Increased Social Cognitive Bias in Subclinical Paranoia
Klein, Hans S.
Pinkham, Amy E.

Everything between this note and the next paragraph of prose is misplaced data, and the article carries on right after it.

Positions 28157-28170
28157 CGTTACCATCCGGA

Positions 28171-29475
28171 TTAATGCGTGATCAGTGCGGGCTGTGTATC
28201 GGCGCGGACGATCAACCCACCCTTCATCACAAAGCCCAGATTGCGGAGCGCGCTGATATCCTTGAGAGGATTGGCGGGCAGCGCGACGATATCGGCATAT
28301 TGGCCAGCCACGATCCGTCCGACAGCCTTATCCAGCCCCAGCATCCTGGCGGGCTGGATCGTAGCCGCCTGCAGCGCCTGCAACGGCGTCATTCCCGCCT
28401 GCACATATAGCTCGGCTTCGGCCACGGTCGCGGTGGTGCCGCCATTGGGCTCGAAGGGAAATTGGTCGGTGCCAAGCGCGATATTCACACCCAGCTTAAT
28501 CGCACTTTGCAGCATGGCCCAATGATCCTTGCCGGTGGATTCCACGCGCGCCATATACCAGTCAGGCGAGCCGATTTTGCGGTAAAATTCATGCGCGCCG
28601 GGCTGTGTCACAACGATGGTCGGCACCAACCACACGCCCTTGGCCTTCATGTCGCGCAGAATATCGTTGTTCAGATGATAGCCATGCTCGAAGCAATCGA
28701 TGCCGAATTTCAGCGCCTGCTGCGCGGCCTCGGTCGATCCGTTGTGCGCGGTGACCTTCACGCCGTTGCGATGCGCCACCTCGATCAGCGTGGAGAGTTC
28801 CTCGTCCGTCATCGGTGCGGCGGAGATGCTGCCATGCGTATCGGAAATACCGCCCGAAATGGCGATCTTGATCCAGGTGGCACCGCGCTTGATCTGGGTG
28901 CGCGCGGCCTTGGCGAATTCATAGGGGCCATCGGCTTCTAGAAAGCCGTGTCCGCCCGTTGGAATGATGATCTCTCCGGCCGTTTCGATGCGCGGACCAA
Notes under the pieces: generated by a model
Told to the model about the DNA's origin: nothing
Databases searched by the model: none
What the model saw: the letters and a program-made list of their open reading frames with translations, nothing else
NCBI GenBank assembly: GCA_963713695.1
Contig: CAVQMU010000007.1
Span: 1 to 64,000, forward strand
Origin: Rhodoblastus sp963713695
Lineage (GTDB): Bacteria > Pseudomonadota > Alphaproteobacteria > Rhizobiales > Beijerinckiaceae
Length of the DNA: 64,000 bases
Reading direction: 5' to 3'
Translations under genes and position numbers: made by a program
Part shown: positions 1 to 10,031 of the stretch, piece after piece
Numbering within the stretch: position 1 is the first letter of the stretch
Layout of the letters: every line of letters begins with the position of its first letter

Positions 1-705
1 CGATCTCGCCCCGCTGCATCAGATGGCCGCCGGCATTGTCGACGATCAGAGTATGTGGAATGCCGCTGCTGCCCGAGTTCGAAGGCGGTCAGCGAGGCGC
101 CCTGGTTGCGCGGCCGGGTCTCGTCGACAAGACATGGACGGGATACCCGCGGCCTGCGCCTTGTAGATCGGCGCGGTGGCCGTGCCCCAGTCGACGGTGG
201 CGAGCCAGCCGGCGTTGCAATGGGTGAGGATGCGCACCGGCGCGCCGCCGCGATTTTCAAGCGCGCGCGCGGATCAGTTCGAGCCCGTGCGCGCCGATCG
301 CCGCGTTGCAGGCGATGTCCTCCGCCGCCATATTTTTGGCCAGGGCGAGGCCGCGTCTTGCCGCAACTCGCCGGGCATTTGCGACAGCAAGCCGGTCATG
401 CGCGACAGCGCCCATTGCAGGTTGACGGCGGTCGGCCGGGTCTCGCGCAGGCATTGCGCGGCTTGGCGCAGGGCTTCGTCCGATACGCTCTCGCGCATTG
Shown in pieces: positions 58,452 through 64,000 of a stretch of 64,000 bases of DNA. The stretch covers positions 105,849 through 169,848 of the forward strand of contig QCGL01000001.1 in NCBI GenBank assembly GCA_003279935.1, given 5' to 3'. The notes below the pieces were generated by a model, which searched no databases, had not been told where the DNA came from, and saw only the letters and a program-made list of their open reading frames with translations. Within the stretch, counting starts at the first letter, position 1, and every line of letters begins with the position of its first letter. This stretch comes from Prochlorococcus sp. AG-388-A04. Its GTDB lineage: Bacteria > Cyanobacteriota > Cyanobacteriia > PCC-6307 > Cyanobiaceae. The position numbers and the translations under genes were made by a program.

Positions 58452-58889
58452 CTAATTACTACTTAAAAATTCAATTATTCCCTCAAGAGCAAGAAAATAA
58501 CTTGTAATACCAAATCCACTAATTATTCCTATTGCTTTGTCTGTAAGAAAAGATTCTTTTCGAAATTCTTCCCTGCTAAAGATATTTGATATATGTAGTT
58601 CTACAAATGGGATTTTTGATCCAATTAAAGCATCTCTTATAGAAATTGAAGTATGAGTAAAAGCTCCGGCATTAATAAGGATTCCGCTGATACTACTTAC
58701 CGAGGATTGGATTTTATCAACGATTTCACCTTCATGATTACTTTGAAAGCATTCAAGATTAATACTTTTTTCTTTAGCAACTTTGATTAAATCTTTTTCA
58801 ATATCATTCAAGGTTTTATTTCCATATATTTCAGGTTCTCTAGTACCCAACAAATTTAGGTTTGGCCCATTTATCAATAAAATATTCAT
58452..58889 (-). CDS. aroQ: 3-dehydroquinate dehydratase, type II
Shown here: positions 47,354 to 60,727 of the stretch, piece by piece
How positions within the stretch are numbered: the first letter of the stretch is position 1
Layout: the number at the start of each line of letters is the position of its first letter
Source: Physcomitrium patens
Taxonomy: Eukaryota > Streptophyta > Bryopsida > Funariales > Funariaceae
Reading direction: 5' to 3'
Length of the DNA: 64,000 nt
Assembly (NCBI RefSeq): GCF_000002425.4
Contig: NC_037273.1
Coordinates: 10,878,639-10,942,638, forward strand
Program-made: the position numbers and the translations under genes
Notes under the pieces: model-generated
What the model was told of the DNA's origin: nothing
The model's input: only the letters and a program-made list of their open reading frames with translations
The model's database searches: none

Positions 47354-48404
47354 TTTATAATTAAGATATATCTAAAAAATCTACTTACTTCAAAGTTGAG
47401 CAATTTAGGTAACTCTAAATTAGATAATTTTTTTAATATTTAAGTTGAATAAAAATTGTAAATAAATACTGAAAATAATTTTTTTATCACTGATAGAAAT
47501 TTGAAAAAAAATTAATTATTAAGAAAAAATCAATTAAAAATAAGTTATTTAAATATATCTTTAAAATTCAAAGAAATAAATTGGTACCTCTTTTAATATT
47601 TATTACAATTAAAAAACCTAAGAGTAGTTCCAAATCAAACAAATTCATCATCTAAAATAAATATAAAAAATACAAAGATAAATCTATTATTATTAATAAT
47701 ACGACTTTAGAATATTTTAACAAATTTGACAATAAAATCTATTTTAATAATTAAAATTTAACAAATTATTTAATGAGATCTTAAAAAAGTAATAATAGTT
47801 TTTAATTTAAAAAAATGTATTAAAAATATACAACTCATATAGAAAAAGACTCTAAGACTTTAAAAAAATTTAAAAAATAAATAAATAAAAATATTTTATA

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Background: Recent analyses from the SCOPE study have revealed significant relationships between measures of social cognitive biases and specific symptoms, such as paranoia, in individuals with schizophrenia (Buck et al, 2016; Pinkham et al. 2016). Although prior research in subclinical populations report that those with high levels of paranoia exhibit deficits in social cognition and social functioning (Combs & Penn 2004, Combs et al 2013), we seek to expand this literature by examining the relationship between paranoia, social cognitive biases, and social functioning to determine whether the same symptom-specific deficits can be seen in a nonclinical population. Methods: Utilizing measures of social cognition identified by a RAND panel in Pinkham et al (2014), undergraduate participants were tested on emotion recognition, Theory of Mind, social perception, and attributional style as well as state paranoia, clinical measures associated with paranoia, and self-assessments of social functioning. Results: Using bivariate correlations, we examined the relationship between subclinical paranoia, social cognition, and social functioning. Self-ratings of subclinical paranoia were validated via significant correlations with clinical measures, supporting the notion that these individuals fall along the paranoia continuum. Moderate correlations were seen between paranoia ratings and AIHQ hostility bias (r = .367), aggression bias (r = .442), and blame score (r = .344), all Ps < .001. Additionally, small correlations were observed between paranoia and emotion perception (ER40; r = −.198, P = .028), Theory of Mind (TASIT; r = −.208, P = .021), and assessments of trustworthiness (P = −.182, P = .044). Paranoia was significantly correlated with social withdrawal (r = −.363, P < .001). Conclusion: This study reveals positive links between increased paranoia and social cognitive bias and demonstrates that paranoia exerts a similar effect on social cognition and social functioning across a continuum spanning from healthy to pathological. Further examination of these deficits in both clinical and subclinical populations will provide information on the mechanisms underlying paranoia.